Franklin W. Shepherd, who went before television cameras in January and appealed for information about his missing wife, pleaded guilty yesterday to beating her to death in the couple's Prince William County home.
Commonwealth's Attorney Paul B. Ebert recommended that Shepherd, 29, receive an 80-year sentence, with half of it suspended. Prince William Circuit Judge Herman A. Whisenant Jr. is expected to sentence Shepherd on Jan. 13. Shepherd, the owner of a potato chip franchise, could be sentenced to life in prison for his guilty plea to the charge of first-degree murder.
During a 75-minute hearing yesterday at the courthouse in Manassas, Shepherd sat solemnly, looking down, as Ebert and witnesses for the prosecution portrayed him as a man who initially attempted to appear to be a distraught husband but who later admitted to beating and choking his wife during a fight over her refusal to have sexual intercourse with him.
The defense offered no evidence in Shepherd's behalf.
Shepherd reported his wife Carol, a 31-year-old Army nurse and the mother of two young children, missing on Jan. 24, saying he had last seen her the day before at a shopping center in Chantilly.
Police found her body Feb. 13 in the trunk of her car, which was parked near the shopping center. Investigators said they were led to the site by directions Shepherd left, with a suicide note, in a Baltimore County motel room. At the time, Shepherd was hospitalized with what authorities said was a self-inflicted knife wound and injuries received when he was hit by a truck near the motel.
In court yesterday, Carol Shepherd's mother, Vi Phelps of Dover, Del., and friends watched tearfully as Ebert showed a videotape of a statement Franklin Shepherd made to a television reporter shortly after informing police that his wife was missing.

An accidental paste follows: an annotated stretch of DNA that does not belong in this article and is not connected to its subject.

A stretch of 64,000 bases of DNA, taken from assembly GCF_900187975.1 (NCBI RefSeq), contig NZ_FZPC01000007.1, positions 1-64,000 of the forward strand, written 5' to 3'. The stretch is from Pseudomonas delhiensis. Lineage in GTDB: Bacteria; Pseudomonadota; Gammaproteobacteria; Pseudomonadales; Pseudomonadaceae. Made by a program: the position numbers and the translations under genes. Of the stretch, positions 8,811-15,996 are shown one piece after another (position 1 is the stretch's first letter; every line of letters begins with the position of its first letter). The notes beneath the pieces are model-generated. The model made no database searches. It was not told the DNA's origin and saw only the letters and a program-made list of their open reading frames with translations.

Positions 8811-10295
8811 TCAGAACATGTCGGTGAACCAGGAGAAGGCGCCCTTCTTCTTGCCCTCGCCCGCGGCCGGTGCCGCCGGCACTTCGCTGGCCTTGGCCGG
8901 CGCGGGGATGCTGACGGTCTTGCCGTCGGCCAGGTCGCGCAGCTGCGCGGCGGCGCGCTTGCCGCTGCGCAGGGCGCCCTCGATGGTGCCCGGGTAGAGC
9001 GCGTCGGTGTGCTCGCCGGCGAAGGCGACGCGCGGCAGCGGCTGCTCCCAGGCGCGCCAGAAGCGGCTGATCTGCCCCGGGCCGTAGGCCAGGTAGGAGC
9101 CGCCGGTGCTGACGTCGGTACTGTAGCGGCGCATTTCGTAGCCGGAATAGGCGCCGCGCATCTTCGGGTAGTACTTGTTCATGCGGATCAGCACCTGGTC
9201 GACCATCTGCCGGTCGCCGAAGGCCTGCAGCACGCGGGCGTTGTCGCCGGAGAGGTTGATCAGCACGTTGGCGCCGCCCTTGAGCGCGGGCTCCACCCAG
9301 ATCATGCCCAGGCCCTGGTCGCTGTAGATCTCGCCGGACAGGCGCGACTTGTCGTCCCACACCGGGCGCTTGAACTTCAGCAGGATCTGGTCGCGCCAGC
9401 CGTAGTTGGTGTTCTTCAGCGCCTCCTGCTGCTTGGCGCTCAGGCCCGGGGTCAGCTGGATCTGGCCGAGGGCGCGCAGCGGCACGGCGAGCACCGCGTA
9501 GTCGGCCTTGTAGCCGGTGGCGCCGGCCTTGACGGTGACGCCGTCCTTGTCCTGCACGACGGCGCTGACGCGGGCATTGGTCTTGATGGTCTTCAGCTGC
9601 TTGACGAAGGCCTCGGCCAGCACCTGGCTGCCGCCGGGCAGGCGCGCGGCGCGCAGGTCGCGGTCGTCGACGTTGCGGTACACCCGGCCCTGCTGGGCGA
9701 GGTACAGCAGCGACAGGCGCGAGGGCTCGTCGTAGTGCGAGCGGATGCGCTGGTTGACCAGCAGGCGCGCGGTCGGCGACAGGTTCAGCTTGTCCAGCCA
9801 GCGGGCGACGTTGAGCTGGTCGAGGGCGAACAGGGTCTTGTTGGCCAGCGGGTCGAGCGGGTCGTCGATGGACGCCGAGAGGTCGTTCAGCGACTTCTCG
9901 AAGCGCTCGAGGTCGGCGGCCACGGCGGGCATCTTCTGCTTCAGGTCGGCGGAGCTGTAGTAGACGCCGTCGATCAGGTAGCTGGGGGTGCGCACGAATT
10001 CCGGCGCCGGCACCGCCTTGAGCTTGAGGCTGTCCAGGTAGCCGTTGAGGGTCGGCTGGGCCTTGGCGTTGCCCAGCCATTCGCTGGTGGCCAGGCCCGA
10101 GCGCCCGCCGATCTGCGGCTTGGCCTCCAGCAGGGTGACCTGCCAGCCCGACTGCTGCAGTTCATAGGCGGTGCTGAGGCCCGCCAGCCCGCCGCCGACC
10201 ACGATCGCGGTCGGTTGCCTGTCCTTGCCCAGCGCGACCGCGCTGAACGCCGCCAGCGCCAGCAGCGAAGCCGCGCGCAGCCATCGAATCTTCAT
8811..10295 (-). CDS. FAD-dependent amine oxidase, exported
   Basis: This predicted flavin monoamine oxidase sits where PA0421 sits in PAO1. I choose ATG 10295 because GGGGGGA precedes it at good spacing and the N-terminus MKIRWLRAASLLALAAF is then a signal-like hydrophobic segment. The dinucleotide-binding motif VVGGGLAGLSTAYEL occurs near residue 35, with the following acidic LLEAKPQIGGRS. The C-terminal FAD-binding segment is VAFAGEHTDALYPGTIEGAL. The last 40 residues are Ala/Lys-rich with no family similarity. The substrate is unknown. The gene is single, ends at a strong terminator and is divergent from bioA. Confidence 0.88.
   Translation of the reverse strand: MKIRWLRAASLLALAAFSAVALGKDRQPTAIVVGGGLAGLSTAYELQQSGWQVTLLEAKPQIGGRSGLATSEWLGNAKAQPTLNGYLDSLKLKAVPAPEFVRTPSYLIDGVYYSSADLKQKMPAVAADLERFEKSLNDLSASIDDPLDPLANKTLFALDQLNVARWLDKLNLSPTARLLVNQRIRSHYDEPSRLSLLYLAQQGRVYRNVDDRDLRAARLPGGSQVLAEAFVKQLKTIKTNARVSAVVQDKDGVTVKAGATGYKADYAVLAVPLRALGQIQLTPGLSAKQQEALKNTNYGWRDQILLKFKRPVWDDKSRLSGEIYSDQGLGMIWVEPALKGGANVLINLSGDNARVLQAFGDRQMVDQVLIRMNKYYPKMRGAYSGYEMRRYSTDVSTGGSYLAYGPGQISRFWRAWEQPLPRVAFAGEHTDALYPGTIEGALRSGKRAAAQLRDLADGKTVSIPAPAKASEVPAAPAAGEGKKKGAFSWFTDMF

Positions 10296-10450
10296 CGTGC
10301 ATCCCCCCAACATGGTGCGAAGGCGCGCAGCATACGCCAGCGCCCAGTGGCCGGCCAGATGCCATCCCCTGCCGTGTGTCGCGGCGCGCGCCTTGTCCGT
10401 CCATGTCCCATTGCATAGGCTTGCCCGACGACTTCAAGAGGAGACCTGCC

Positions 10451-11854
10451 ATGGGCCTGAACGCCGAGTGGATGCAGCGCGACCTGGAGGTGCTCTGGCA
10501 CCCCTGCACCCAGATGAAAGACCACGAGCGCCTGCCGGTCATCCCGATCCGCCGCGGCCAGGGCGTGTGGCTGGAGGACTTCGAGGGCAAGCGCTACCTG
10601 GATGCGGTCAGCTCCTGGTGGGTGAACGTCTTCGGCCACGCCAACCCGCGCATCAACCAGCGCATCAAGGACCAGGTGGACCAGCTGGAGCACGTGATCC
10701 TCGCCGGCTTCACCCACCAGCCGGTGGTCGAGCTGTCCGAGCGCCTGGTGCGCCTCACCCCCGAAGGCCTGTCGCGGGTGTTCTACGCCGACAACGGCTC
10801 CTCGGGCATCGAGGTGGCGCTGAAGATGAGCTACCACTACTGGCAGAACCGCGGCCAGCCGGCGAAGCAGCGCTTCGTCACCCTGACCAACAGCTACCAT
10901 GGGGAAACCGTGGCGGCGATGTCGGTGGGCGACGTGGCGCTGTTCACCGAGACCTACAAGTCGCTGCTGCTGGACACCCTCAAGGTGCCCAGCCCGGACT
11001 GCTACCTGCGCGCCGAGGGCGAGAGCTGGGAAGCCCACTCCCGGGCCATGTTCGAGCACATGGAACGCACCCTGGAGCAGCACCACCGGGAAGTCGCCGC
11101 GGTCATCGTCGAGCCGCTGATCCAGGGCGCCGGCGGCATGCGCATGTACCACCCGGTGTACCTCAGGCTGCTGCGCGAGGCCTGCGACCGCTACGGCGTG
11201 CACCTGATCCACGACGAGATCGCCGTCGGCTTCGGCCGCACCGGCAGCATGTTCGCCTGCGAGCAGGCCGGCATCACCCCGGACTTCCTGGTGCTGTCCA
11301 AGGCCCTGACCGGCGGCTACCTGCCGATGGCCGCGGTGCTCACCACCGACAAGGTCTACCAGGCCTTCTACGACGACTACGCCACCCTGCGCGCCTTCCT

Whisenant, who denied a request from defense attorney E. Allen Newcomb that the tape not be shown, left the bench to view the TV monitor.
On the videotape, Shepherd said that his wife "said she was going to do some shopping. I hopped out and said, 'Okay, I'll meet you at home. You get the kids.' And I took off walking down the snowy road -- didn't even think anything. I didn't even look back. That was the last time we saw each other."
Later in the three-minute interview, Shepherd said: "We had two kids at home. We had a new home . . . . Everything was . . . looking great."
Police said Shepherd became a suspect because he was the last person to see his wife. During questioning, inconsistencies in his statements were noted, police investigator Bill Metheny testified yesterday.
Metheny said Shepherd was asked to take a polygraph test on Feb. 13 but did not show up for it.
That same day, after he had checked into a motel northeast of Baltimore, Shepherd was found on Pulaski Highway. He had been hit by a truck and had a self-inflicted stab wound, police said, and he was flown to a hospital in Baltimore. Officers searched his motel room and said they found two notes, one of which led them to Carol Shepherd's body.
The next day, Feb. 14, Franklin Shepherd told police that he had beaten his wife in the couple's Montclair home after she refused to have intercourse with him, Metheny testified yesterday. An autopsy revealed that Carol Shepherd died of blows to the head and compression of the neck.
Metheny testified that Franklin Shepherd told him that he and his wife argued frequently about their sexual relationship and that Shepherd had described their final argument this way:
"I wanted to have sex, so I entered the room . . . and attempted to get in bed with her and have sex. She told me to get out and to stay out, and started screaming at me and stuff. That's when I hit her."
According to Shepherd's statement to police, Carol Shepherd hit her head on a stereo cabinet as her husband tried to pull her off the bed. Shepherd said he then dragged her into his room and continued to beat and choke her until she stopped moving and screaming, Metheny testified.
Shepherd said he placed his wife's body in a plastic bag and put it in the trunk of her car, which he then drove to Chantilly, Metheny testified.
Carol Shepherd's family and friends filed quietly out of the courtroom yesterday.
"It's finally over," said her mother. "We just hope he will be in for a long time.